The religious institutions which had been formed by immigrants from other African countries who used these institutions to launder monies had to be dealt with by the courts, as their sole purpose was to operate illegally. Organs of state such as the South African Revenue Services (SARS), Department of Home Affairs (DHA) and Social Development (DSD) had to take such illegal operators to task. Devious people that wished to operate illegally would find ways to do so no matter how many different laws there were.
Rev Jonk recommended that CRLRC with the help of religious institutions with sound corporate governance educate those who operated within the law but lacked corporate governance. That would be fulfilling the CRLRC mission to monitor and educate institutions within the religious community. Registering all churches would be arduous as many groups met in the open. Having registered Christian schools administered by WCSA, Rev Jonk could only imagine the nightmare it would be for those outdoor gatherings to make such applications.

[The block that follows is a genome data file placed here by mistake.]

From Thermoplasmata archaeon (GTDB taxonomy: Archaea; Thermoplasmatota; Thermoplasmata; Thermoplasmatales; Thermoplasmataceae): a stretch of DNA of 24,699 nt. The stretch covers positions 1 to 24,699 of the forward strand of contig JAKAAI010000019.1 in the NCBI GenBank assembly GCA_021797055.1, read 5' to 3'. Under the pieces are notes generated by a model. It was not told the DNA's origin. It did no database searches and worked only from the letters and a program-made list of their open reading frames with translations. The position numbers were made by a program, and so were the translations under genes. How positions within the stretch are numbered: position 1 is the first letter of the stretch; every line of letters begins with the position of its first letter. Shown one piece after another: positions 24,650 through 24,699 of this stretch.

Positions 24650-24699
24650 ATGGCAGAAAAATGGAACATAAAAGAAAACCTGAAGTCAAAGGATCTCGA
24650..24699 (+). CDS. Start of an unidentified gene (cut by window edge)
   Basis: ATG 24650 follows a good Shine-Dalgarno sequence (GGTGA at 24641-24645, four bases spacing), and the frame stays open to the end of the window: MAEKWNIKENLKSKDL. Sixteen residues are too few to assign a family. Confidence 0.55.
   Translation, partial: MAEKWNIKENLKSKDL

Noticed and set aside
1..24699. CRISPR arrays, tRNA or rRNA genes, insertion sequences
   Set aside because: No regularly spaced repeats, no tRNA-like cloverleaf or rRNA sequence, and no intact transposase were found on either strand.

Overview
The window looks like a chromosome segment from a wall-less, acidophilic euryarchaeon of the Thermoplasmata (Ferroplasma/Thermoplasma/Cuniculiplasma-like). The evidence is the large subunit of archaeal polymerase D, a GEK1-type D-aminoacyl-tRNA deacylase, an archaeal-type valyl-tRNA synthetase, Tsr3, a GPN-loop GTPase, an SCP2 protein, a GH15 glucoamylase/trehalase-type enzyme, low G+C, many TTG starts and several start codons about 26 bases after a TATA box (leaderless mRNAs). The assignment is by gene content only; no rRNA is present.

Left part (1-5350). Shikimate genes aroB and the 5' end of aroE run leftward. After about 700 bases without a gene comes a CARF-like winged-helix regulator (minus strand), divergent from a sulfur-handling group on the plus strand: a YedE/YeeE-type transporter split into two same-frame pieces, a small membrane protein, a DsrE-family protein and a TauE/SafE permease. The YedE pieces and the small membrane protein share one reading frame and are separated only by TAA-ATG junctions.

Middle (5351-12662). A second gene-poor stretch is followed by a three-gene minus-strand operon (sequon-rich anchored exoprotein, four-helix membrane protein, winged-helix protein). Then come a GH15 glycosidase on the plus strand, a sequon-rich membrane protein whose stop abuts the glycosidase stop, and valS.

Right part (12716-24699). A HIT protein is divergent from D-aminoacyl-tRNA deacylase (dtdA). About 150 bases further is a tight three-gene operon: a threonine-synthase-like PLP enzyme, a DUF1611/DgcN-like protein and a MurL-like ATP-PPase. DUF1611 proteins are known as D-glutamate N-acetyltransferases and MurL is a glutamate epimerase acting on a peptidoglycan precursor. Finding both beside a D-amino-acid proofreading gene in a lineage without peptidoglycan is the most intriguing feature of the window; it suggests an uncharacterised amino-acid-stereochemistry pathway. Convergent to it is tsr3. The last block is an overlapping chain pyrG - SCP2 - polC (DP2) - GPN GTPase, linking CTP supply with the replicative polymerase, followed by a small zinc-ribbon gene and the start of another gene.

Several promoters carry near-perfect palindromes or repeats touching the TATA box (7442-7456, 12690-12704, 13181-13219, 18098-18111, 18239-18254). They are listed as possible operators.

It was inconceivable that any peer review board could determine the ability of an applicant to become a religious practitioner when such a board could not know the doctrine, beliefs and requirements of all the numerous denominations in SA. Currently there were some religious institutions whose requirements were that women could not be pastors, where would female pastors stand in that review board’s view. The only way such a board could function would be if all religious institutions complied with the same doctrine and requirements for prospective practitioners. That would then deny everybody their rights as envisaged in section 15 of the Constitution.
The day before, the presenters had all agreed that the church had to be given an opportunity to find solutions to the problems brought about by charlatans operating in the name of religion. The Committee had to consider the rest of Africa to see what solutions other countries had found to the same problem. Each religious institution or church grouping had to be permitted to continue with their self-governance as had been the case for many decades in SA; that they continue to appoint religious practitioners according to their requirements, doctrines and beliefs in line with the Constitution.
Christian Science church submission